Climate-Smart Agriculture in Belize

Climate-smart agriculture (CSA) is agriculture that has been transformed and reoriented to support development and ensure food security in the face of climate change. CSA aims to tackle three main objectives: sustainably increasing agricultural productivity and farmers’ incomes, adapting and building resilience to climate change, and reducing and/or removing greenhouse gas emissions [4]. The CSA approach can help to identify and address synergies and trade-offs involved in pursuing the three objectives by addressing the environmental, social, and economic dimensions of sustainable development across agricultural landscapes. The approach helps to align the needs and priorities of different stakeholders to achieve more resilient, equitable, and sustainable food systems. In Belize, CSA is understood to be agriculture that sustainably increases productivity and incomes, improves the ability of producers to adapt to climate change and build community resilience, and enhances food and nutrition security, while achieving mitigation co-benefits in line with national development priorities. While the CSA concept is still evolving, many of the practices and technologies that make up CSA already exist worldwide and are being used successfully [5]. Mainstreaming CSA in Belize will require systematic identification of locally effective CSA practices, diagnosis of barriers to adoption of those practices, evaluation of strategies to overcome the barriers, and ensuring the presence of institutional and financial enablers. This CSA Country Profile describes the risks posed by climate change to agriculture in Belize, discusses the potential of CSA to mitigate those risks, identifies factors that can influence adoption of CSA practices, and points to potential entry points for investing in CSA at scale.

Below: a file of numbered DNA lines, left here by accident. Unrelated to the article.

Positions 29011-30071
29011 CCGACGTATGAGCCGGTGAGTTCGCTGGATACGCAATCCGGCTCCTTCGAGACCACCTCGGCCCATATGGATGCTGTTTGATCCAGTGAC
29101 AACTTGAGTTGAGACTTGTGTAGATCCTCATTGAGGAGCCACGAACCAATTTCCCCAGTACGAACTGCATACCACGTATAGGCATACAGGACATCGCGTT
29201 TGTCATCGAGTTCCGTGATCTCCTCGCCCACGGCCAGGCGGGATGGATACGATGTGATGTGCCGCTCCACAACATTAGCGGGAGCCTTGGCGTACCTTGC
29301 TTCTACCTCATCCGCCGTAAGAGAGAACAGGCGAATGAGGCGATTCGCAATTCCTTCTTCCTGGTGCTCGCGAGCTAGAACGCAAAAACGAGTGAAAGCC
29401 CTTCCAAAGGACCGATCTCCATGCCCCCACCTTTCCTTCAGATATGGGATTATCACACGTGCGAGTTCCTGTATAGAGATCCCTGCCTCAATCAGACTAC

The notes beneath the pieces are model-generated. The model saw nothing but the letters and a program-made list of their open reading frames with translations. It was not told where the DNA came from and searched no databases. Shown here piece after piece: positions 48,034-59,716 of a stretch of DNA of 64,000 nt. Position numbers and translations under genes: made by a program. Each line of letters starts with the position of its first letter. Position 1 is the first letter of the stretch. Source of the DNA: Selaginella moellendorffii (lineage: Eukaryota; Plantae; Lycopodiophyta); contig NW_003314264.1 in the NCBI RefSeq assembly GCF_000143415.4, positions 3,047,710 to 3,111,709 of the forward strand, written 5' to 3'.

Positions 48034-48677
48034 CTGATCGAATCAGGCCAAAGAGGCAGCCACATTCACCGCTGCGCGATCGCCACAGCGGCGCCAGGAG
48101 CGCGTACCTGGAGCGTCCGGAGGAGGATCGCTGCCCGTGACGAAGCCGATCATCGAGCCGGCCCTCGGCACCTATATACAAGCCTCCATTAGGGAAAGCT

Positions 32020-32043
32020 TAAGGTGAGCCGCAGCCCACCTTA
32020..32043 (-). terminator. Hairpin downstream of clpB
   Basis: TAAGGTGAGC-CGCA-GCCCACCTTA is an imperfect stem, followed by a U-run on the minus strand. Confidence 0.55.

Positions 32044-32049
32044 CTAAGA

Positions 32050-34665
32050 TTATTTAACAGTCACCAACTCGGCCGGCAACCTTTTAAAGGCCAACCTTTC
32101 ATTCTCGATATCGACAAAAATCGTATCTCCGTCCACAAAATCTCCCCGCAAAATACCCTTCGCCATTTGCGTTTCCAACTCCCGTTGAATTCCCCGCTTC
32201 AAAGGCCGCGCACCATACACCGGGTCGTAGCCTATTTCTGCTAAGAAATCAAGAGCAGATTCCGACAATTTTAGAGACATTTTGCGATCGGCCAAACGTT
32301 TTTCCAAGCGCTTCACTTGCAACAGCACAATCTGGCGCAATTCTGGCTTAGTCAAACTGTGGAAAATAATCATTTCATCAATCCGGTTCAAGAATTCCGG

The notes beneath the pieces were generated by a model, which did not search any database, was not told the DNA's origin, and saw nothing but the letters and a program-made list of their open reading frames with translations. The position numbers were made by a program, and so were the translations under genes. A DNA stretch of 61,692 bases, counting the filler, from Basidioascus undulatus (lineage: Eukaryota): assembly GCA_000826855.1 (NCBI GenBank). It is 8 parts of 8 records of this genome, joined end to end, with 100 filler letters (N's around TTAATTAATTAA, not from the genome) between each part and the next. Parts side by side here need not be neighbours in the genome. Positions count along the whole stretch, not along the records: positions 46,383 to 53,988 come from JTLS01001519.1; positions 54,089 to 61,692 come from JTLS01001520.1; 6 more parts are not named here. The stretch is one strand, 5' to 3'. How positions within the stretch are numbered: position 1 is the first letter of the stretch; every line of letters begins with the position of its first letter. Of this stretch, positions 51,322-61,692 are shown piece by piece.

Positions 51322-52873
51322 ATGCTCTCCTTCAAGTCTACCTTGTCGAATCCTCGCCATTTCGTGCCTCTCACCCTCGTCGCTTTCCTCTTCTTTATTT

Published on



  • International Center for Tropical Agriculture
  • World Bank



CIAT, World Bank. 2018. Climate-Smart Agriculture in Belize. CSA Country Profiles for Latin America and the Caribbean Series. International Center for Tropical Agriculture (CIAT); World Bank, Washington, D.C.